If you’re feeding your baby formula, they’ll likely take between 1 to 2 ounces every two to three hours during the first few weeks. This quantity gradually increases to 3 to 4 ounces per feeding by the end of the first month.

Feeding tips for newborns:

  • Hold your baby in an upright position while feeding to avoid choking or getting too much milk at once.
  • Burp your baby after each feeding to help release any gas trapped in their stomach.
  • Don’t force your baby to finish a bottle or breastfeed if they seem full. Let them follow their natural hunger cues.
  • Avoid overfeeding by not giving your newborn more than they want. This can cause discomfort and may lead to excessive weight gain.
  • If breastfeeding, make sure your baby is properly latched on to avoid nipple soreness for you and to ensure they are getting enough milk.

Infant (4-6 months) Feeding Guide

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Feeding your baby during the 4-6 month period is a pivotal stage, as it often marks the introduction of solid foods in their diet. Here’s a guide to help you navigate this exciting time.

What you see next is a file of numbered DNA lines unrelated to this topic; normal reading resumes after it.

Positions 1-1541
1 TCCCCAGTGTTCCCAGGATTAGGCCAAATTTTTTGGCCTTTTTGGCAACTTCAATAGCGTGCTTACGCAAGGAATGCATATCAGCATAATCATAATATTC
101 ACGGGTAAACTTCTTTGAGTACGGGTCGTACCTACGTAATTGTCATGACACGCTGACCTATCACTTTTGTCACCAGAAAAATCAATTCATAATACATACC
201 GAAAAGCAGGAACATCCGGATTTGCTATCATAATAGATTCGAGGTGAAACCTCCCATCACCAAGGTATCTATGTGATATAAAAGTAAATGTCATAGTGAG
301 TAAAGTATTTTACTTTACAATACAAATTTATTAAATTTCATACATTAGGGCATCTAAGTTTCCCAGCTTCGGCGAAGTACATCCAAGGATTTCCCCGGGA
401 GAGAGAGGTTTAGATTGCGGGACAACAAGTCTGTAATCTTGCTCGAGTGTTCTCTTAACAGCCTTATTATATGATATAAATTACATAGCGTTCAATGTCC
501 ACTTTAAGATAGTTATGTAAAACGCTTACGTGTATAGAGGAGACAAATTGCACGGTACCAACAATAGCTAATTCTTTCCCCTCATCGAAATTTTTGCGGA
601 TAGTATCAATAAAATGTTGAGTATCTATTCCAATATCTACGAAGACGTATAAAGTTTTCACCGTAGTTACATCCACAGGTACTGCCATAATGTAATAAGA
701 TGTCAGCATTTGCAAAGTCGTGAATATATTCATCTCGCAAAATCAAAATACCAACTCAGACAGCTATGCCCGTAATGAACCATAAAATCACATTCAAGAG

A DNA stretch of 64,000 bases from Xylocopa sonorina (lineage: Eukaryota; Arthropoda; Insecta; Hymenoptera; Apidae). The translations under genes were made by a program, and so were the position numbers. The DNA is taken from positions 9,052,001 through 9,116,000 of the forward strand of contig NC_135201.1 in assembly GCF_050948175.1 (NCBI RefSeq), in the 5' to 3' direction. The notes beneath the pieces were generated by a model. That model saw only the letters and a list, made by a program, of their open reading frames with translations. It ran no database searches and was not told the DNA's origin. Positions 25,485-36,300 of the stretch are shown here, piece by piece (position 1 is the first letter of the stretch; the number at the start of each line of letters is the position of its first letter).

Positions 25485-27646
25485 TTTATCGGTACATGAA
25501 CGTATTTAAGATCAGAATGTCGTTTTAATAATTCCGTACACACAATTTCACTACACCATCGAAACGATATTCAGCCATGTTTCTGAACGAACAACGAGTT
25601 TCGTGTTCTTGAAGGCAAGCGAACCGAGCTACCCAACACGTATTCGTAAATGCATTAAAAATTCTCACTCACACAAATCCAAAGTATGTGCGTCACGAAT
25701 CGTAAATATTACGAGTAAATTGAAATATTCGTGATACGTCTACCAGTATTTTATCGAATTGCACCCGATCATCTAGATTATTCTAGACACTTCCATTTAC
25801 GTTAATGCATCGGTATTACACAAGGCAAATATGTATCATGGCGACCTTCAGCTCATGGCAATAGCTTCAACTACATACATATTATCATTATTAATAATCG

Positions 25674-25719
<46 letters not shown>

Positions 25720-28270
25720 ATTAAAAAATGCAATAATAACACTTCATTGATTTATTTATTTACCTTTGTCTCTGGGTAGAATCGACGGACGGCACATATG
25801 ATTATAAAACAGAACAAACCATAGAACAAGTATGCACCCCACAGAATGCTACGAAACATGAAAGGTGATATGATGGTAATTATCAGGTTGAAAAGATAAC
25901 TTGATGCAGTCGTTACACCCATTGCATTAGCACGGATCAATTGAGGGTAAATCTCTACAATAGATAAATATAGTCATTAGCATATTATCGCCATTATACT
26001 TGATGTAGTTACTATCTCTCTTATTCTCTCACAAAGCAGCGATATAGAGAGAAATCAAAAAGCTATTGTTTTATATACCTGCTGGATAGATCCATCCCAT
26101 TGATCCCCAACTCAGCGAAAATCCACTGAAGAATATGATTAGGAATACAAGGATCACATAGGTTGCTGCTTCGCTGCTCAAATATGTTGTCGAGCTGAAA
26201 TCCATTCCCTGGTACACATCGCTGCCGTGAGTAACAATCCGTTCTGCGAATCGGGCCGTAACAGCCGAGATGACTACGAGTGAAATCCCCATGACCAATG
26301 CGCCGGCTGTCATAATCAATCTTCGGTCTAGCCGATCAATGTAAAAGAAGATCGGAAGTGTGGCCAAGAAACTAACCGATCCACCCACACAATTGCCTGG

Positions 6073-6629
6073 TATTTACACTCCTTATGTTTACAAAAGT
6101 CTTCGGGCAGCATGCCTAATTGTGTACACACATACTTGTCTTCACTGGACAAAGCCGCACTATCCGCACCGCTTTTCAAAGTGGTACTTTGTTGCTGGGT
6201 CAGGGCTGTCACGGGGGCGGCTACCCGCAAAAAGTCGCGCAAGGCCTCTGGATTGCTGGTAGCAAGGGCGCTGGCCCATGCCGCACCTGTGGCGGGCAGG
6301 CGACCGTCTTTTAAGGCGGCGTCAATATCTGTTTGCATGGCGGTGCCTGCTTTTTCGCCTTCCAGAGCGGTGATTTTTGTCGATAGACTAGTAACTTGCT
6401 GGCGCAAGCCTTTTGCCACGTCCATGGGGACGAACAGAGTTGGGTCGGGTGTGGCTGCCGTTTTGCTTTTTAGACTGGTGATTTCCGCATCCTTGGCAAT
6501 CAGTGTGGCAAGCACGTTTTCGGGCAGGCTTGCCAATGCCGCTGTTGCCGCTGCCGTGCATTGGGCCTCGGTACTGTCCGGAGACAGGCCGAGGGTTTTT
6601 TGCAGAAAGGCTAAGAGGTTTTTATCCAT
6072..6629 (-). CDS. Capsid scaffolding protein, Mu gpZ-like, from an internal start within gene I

Introducing Solid Foods

Around 4-6 months, your baby will start showing signs that they are ready for solid foods. This includes being able to hold their head up and sit in a high chair, showing an interest in solid food, and no longer having the tongue-thrust reflex (pushing food out of the mouth with their tongue).

What to Feed?

Start with protein-rich foods like rice cereal, applesauce, or mashed sweet potatoes and bananas. Wait a few days between introducing new foods to watch for any signs of allergies. As your baby gets used to eating solids, you can gradually introduce more variety and textures.

How much per day?

At this stage, your baby will still primarily receive nutrition from breast milk or formula. Solid foods are just a supplement, so start with small amounts (1-2 tablespoons) once a day and gradually increase to 3 meals a day by 6 months.

Feeding Tips for Infants:

  • Always offer breast milk or formula before solid foods to ensure your baby is getting proper nutrition.
  • Use soft utensils and be patient as your baby learns to eat from a spoon.
  • Start with purees, but gradually introduce more textured foods as your baby gets used to eating solids.
  • Avoid giving honey or cow’s milk before 1 year of age, as they can be harmful to your baby’s health.
  • Be mindful of potential choking hazards and avoid giving your baby hard or round nutritious foods until they are able to chew properly.

Baby (6-9 months) Feeding Guide

mother bottle feeds baby